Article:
Supreme Court refuses to review case of Christian Marine who claims she was discharged over Bible verse
The United States Supreme Court has declined to review the case of former Lance Cpl. Monifa Sterling, who claims that she was unfairly convicted at court-martial and discharged from the Marines after she refused to remove cutouts of a paraphrased Bible verse from her work station.
On Monday, the Supreme Court officially declined Sterling's petition for review of her case, which was filed last December after the U.S. Court of Appeals for the Armed Forces in Washington ruled against her last August.
Considering the verse that Sterling was asked to remove in May 2013 was a modified version of Isaiah 54:15 that read "no weapon formed against me shall prosper," the appeals court ruled that the context of verses posted at her work station could be seen as "combative" and that Sterling "did not inform the person who ordered her to remove the signs that they had had any religious significance." However, Sterling claimed that she posted the verse at her workstation as a form of comfort from bullying.
"Because the Supreme Court did not decide to review the case, the travesty below by the Court of Appeals for the Armed Forces will now stand," Kelly Shackelford, First Liberty's president and chief counsel, said in a statement. "The military court's outrageous decision means federal judges and military officials can strip our service members of their constitutional rights just because they don't think someone's religious beliefs are important enough to be protected. Our service members deserve better."
"We had hoped the Court would review this case, but we will now work even harder to ensure our nation's brave service members do not lose their religious freedom," Shackelford added.
Sterling, who was stationed at Camp Lejeune, North Carolina, was court-martialed for a number of offenses. The charges against her included four specifications of disobeying lawful orders, one specification of failing to report to assigned duty and one specification of disrespecting a superior officer.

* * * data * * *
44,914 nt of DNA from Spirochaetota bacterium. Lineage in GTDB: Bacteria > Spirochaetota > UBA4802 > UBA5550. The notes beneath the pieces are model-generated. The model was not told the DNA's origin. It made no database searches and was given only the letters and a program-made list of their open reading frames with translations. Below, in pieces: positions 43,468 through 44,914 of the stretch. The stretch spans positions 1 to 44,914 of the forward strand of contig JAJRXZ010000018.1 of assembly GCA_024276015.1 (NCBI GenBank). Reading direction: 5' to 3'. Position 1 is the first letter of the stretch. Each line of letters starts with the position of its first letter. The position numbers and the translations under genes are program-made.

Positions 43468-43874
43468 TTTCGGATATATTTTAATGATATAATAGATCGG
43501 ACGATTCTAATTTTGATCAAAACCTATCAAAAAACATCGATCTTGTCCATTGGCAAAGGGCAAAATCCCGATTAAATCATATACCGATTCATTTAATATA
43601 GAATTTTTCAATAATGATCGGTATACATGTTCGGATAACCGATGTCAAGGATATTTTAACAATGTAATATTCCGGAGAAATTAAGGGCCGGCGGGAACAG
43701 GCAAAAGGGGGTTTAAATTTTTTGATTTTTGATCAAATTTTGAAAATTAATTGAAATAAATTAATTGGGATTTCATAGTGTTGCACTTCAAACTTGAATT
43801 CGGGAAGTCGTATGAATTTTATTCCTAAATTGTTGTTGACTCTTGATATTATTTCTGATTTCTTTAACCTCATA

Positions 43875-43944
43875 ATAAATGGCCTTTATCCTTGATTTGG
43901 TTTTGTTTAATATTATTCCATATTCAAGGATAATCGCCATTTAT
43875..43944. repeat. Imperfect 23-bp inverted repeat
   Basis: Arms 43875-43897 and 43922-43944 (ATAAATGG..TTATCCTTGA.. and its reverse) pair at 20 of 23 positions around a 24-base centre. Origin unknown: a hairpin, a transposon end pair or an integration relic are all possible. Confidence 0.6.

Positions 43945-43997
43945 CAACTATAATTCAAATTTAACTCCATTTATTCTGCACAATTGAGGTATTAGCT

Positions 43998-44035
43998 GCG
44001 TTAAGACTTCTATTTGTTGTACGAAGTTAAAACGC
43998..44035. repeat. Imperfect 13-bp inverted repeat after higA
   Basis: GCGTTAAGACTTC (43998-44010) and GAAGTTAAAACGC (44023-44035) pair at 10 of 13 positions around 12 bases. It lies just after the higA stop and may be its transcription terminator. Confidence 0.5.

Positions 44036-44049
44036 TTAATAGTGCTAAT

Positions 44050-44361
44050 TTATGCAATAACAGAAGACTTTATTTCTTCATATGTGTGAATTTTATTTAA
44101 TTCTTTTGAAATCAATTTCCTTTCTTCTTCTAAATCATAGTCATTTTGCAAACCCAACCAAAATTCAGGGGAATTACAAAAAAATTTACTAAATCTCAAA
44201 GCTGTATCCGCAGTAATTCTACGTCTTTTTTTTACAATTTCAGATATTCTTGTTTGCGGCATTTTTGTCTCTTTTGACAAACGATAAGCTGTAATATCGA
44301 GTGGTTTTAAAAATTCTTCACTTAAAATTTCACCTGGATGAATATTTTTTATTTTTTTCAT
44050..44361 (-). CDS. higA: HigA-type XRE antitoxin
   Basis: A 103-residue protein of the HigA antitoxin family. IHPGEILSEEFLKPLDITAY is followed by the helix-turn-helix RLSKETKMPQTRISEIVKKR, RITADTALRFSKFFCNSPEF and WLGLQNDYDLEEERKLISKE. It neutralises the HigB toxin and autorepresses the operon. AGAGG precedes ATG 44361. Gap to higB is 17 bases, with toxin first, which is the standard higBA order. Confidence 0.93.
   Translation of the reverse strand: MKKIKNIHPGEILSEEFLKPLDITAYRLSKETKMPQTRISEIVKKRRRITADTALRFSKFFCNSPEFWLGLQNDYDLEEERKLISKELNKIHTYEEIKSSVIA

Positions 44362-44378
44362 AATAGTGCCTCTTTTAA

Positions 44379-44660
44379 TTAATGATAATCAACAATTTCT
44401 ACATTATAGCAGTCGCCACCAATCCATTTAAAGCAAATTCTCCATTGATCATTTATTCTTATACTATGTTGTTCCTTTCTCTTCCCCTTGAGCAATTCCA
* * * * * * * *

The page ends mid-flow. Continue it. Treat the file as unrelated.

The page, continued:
Sterling said in court testimony that she was repeatedly asked to remove the verses, which she taped in three different spots at her work station. When Sterling refused to take the Bible verses down, they were removed without her permission.
Sterling initially represented herself at her court martial hearing. It was only after she was convicted that she sought the help of the First Liberty Institute to appeal her case to higher courts.
Despite the efforts of the law firm, the appeals court stated in its majority opinion that "having restraints placed on behavior that is religiously motivated does not necessarily equate to either a pressure to violate one's religious beliefs or a substantial burden on one's exercise of religion."
Following the appeals court's decision against Sterling, First Liberty Institute lawyer Mike Berry asserted that "the Supreme Court unanimously said that 'we can't question how sincere [Muhammad Ali's] beliefs are.'"
"That is what the [appeals] court is doing here, basically what sports writers were trying to do to Muhammad Ali," Berry told The Christian Post last year.
Lt. Gen. (Ret.) Jerry Boykin, the executive vice president of the social conservative advocacy group Family Research Council and former Delta Force commander, said in a statement that the Supreme Court's refusal to hear Sterling's case "has the unfortunate effect of allowing a chill on religious expression in the military to continue."
He added that the Supreme Court's rejection only "only underscores the need for the Trump administration to root out the anti-religious animus allowed to fester in the military during the Obama administration."
"Defense Secretary Mattis must consider the many complex ramifications of anti-religious Obama-era policies that remain in effect," Boykin said. "The DOD and Congress need to ensure the priorities of the U.S. armed forces remain those that the Secretary has outlined: mission readiness, command proficiency, and combat effectiveness — not squelching religion — which is actually quite necessary to readiness and effectiveness. Holdover personnel from the Obama administration need to focus on these priorities, and not on the last administration's social engineering projects that ignore military readiness."
This article was originally published in The Christian Post.